I’ve always wondered how it became culturally acceptable to spend tons of money over the holidays? I have my theories, but I’ll have to save them for another post (wink). I do think it is important for us to find ways to celebrate without having to spend our life savings. Thanksgiving, Christmas, and the other holidays should not require getting deeply into debt. If your family usually spends a lot of money to celebrate the holidays, this might be a good year to have a sit down and discuss alternative, sustainable ways to show generosity.Don’t get me wrong, I love both giving and receiving gifts. But this season of gift-giving doesn’t have to be about buying stuff in order for us to be generous. You can give in other ways:
- Invite someone who may be lonely to your family’s Thanksgiving meal (i.e. a local homeless person, an elderly neighbor, the couple whose children all live far away…).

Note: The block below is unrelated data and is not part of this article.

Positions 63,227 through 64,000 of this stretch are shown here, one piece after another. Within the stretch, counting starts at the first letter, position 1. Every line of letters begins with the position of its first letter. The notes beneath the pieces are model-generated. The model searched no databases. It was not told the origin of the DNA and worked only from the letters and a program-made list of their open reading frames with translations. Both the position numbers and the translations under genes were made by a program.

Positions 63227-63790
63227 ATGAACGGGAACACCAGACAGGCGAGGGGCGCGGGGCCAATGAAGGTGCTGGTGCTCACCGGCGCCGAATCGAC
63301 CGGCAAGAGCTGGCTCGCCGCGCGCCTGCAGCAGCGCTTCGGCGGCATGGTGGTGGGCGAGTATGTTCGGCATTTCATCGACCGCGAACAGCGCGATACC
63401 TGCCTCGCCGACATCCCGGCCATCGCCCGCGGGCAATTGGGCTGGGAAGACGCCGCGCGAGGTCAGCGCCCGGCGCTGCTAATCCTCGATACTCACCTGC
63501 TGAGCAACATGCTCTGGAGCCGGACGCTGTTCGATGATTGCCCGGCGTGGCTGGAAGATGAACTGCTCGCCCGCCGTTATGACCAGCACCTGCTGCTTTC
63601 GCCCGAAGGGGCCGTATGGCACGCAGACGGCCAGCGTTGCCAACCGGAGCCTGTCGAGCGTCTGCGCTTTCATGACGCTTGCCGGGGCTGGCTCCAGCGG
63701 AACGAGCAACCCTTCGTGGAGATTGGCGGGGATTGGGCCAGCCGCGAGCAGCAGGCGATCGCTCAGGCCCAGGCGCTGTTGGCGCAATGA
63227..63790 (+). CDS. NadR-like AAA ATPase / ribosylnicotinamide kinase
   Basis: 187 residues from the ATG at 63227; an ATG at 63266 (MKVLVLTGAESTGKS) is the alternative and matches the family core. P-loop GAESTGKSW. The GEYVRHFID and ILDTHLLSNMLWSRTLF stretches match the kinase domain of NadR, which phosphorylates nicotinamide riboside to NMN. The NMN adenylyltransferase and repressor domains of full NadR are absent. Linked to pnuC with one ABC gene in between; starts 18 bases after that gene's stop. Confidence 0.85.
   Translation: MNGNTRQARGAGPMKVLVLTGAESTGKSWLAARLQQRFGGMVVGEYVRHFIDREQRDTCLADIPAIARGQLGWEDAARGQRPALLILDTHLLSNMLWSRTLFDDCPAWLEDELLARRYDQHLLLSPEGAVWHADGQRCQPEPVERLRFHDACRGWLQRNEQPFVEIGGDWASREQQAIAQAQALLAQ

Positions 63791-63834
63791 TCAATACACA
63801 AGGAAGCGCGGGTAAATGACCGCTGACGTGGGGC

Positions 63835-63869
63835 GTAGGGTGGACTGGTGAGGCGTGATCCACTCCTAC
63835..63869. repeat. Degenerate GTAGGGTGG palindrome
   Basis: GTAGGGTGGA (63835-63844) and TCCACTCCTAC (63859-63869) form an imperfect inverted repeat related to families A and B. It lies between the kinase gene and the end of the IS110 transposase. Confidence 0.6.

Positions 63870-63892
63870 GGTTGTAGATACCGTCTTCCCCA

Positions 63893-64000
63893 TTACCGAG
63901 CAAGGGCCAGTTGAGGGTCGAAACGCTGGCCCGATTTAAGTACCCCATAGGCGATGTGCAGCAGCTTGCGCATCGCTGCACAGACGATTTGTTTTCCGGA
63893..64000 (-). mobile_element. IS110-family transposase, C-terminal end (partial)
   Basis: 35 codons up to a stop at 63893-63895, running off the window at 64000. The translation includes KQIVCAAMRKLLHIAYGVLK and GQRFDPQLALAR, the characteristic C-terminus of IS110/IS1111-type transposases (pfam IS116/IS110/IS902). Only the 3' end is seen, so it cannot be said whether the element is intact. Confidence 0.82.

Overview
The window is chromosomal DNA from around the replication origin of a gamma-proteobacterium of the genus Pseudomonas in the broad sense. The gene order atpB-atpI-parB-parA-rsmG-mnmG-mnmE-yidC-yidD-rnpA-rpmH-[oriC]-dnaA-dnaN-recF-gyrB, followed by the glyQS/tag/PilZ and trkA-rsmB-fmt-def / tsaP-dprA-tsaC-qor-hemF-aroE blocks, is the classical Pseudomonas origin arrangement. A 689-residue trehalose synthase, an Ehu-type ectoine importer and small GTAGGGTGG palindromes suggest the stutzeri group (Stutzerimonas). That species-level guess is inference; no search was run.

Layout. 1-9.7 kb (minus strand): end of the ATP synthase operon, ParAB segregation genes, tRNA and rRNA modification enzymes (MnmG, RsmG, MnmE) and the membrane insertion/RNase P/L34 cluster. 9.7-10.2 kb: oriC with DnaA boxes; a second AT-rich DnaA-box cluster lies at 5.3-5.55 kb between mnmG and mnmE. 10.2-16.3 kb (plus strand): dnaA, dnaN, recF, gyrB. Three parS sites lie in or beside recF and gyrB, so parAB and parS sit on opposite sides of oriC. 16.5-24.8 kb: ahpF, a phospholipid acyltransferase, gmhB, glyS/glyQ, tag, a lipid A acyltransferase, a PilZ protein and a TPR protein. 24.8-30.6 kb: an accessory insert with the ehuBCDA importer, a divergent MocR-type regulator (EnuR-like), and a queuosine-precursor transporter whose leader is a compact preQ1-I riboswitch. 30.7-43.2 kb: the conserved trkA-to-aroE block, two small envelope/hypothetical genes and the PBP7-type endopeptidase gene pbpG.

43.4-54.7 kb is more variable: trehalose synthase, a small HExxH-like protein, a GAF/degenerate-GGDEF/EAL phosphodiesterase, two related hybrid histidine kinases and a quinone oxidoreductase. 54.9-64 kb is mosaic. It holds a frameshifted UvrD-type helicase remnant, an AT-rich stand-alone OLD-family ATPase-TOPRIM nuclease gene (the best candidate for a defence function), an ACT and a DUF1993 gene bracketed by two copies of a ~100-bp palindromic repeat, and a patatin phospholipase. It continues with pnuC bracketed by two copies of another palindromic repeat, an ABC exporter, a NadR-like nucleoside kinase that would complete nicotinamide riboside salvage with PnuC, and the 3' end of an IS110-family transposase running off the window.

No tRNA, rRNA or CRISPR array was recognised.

- Create homemade gifts.
- Go caroling.
- Visit the elderly in a local nursing home.
- Volunteer at a charity organization.
- Have a get-together without the requirement of a gift.
- Gather family and friends together and go do a community project.
- Help another like-minded family complete a home project they’ve been working on.
These are only a few of my ideas, I’m sure your creative minds have many more you could come up with and share!
Living a sustainable lifestyle is often quoted as being very isolating. This is because it often requires some changes in deeply-held traditions, and it sometimes requires uncomfortable discussions among friends and family. This lifestyle means agreeing to do things differently, and perhaps being seen as a “freak” or “weirdo” (I have my own personal favorites that I’ll keep to myself).
Whatever you do, never give up! Always maintain hope! For if we lose hope what else to we have? Even in the midst of discouraging comments from naysayers, continue to pursue your dreams and follow your convictions. Sustainability is always within reach.
Take time this week, and all through the holidays, to ponder these virtues. It just may change your perspective.
What are you grateful for during this season of Thanksgiving? Who do you need to forgive? In what ways do you plan on being generous this season? I’d love to hear your thoughts in the comments section!